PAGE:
This is the 6th year of running Bart’s Bash at FFSC, giving us an opportunity to commemorate and remember the life of Andrew Simpson and donate money towards the work of the Andrew Simpson Foundation.
Club Line Start at 1030hrs – Downriver start
Channel Course out to sea
Cobbolds Point (Port)
Woodbridge Haven (Port)
Channel Course into the river
This year’s edition of Bart’s Bash brought some plain sailing conditions; a perfect 12 knot breeze, lovely sunny weather, a neap ebb tide and low water at 2:30pm. It was a perfect chance to dust off the sailing boots. Felixstowe Ferry Sailing Club saw an incredible turnout of 23 boats for this year’s event which included Dave Coles on his foiling windsurfer, Tom Creane on yacht ‘Moonshine’ and two visiting dinghies from Waldringfield Sailing Club, Andrew and Daisy Nunn on their RS 200 and Karrie Clark and Lia Fletcher on their 29er. RO of the day, Tim O’Leary had a perfect course planned for the day and explained how racers could donate to the Andrew Simpson Sailing Foundation.
The 5 minute gun went, and nearly all boats were afloat. Ed Swain, singlehanding his Dad’s Dart 18, was nowhere to be seen on the line. He had left his mainsheet at home and only realised as he was about to launch. Fortunately, he borrowed a Dart 16 one and would have absolutely no more problems during the race (absolutely).
At the gun, the sailors were off, with the RS 400s, RS 200 and 29er taking the lead. Perhaps, some sailors were too keen as a couple boats were recalled, causing a doubleback across the line for some and one of the Lasers to receive an OCS. First Laser off the line was Max Evans and John Daniels, showing the younger laser sailors how it’s done. Ed Swain continued his string of having no problems, after being late to the start, managed to catch up to the rest of the fleet and was gaining on the leaders. That was until his mainsheet jammed and he capsized. Eventually the front of the fleet broke free from the river into the choppy waters; Dave Coles disappeared off into the sunset on his magic flying board as soon as he hit the sea.
The race was now really on; who could find Cobbold Point first? Sam Walker and Mont Barker on their Dart 18 managed to get some speed going on the clear water, and then discovered how much faster dinghies can tack than them after a close shave with the 29er. The RS 400 sailed by Dave Robertson and Chris Coe was in close company to Roger Lewis and Gemma Smith in their RS 400 and the visiting RS 200 of Andrew Nunn and Daisy Nunn as they all opted to stick closer inshore to avoid the tide; a tactic adopted by the rest of the fleet. Whilst the 29er, Hurricane and Dart 18 sailed on longer tacks further out to sea. First round the mark was obviously Dave Coles, followed by the Hurricane, Dart 18 and the 29er.
Spinnakers (if they had one) were hoisted for this sprint leg back to Woodbridge Haven. The 29er shot off downwind, overtaking the Dart 18 and closing down on the hurricane. First round the mark was Dave Coles again (Hint: Dave Coles is first to every mark) followed by the hurricane and the 29er. The race now turned to a twitchy beam reach back to the channel cans, which proved too tight for the asymmetrics, until they were through back into the river. Mont and Sam’s kiteless boat now had the advantage as they overtook the 29er and the Hurricane (who were too busy doing 360s near the red can for the thrills).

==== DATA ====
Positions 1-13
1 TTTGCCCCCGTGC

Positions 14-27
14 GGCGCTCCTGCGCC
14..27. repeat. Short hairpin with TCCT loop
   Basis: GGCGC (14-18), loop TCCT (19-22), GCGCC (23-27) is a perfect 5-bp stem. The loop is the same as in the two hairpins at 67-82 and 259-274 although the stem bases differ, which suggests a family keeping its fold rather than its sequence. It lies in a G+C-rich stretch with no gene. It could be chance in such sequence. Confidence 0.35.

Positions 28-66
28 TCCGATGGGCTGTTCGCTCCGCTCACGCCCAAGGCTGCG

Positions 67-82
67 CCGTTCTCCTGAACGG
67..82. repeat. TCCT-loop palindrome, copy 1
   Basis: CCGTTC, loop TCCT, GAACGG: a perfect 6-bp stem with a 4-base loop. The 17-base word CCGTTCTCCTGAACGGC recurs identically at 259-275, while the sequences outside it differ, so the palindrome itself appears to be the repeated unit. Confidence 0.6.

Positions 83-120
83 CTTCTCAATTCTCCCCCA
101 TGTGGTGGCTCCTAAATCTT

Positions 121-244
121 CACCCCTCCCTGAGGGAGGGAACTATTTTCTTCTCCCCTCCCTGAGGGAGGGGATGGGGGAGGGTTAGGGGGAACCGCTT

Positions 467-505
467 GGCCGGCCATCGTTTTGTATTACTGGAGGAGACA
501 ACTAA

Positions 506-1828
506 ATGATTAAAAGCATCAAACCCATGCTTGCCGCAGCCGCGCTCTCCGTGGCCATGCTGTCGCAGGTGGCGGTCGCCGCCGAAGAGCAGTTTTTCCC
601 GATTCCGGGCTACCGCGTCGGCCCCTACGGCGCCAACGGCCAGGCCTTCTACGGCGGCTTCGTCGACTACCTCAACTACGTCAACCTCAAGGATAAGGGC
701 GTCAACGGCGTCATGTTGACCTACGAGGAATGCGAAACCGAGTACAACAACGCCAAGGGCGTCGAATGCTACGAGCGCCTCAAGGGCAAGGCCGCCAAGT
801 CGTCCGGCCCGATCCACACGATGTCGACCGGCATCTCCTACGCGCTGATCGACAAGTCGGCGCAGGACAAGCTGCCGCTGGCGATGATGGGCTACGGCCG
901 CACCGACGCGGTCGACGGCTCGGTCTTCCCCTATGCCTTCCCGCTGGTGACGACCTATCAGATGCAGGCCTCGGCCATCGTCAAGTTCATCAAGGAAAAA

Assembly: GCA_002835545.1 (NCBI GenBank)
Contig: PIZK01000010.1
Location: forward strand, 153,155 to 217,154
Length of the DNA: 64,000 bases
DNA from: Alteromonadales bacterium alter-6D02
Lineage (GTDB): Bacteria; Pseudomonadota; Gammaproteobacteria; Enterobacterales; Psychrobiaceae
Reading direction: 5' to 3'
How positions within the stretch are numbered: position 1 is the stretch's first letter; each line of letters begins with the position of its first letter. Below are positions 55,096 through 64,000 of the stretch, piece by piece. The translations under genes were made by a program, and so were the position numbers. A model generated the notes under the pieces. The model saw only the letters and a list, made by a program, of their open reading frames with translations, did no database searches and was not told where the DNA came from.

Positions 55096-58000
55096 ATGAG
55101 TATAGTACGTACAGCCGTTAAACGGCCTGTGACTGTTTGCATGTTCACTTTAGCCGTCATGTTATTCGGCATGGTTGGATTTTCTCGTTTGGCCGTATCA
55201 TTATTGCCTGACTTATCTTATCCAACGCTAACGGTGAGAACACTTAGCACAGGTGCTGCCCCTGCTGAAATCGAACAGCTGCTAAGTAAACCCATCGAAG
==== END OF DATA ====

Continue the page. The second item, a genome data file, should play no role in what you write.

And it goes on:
When someone mentions the bar, they’re either referring to grabbing a pint or the inhospitable sandbank between the sea and the River Deben. Noone is safe from running aground, even the regular club sailors. Unfortunately, despite sailing on top form so far, the visitors, Karrie and Lia, were not as familiar with the shingle and ran the 29er aground on the central bank, pitchpoling the boat onto the bank. The RS 400 match race was promptly halted as Roger conceded and decided to go swimming instead on his way into the river, allowing Dave to break away.
Once those who survived the bar made it into the river, it was a fight against a weak tide to oyster and round to greenpoint before reaching back to the line through the moorings. Taking line honors was an easy feat for Dave Coles as he proved that his new foiling tech was the way forward and way faster, finishing the race in an impressive 60 minutes. Over 10 minutes later, the Dart 18 of Sam Walker and Matt “Mont” Barker crossed the line, followed by Ed Swain who had managed to make a small redemption after his swimming practice. Across the line next was Mike Hill on his Prindle 15, Paul Williams on his Sprint 15. First double hander across the line was Dave Robertson and Chris Coe in the RS 400 and first Laser across was Max Evans, followed tightly by John Daniels.
Bart’s Bash isn’t all about the racing; it’s about inspiring the next generation of sailors. This year saw three family boats with young competitors on the water this, with Simon and Libby Scammell on a club 2000, Matt and Fynnley Read in the club RS Vision. With our youngest helm on the water being Charlie Downey in a 2000 with Malcolm Last.
In third place was the visiting RS 200 sailed by Andrew and Daisy Nunn. After a tight battle between the two Laser professionals, John Daniels settled for second place whilst Max Evans took the glory and won first place. First Multihull was Sam Walker and Matt Barker in their Dart 18; first hired club boat was Simon Scammell and Libby Scammell in the club 2000 (Woolf). Congratulations to Max Evans for winning the FFSC Bart’s Bash 2020 Race.
Currently, we are still waiting for the global results so keep an eye on the Bart’s Bash website. We would like to thank Tim O’Leary for being the Race Officer, the Safety Team, Richard Woolf, Ed Swain and Sam Walker for assisting in the smooth running of the race.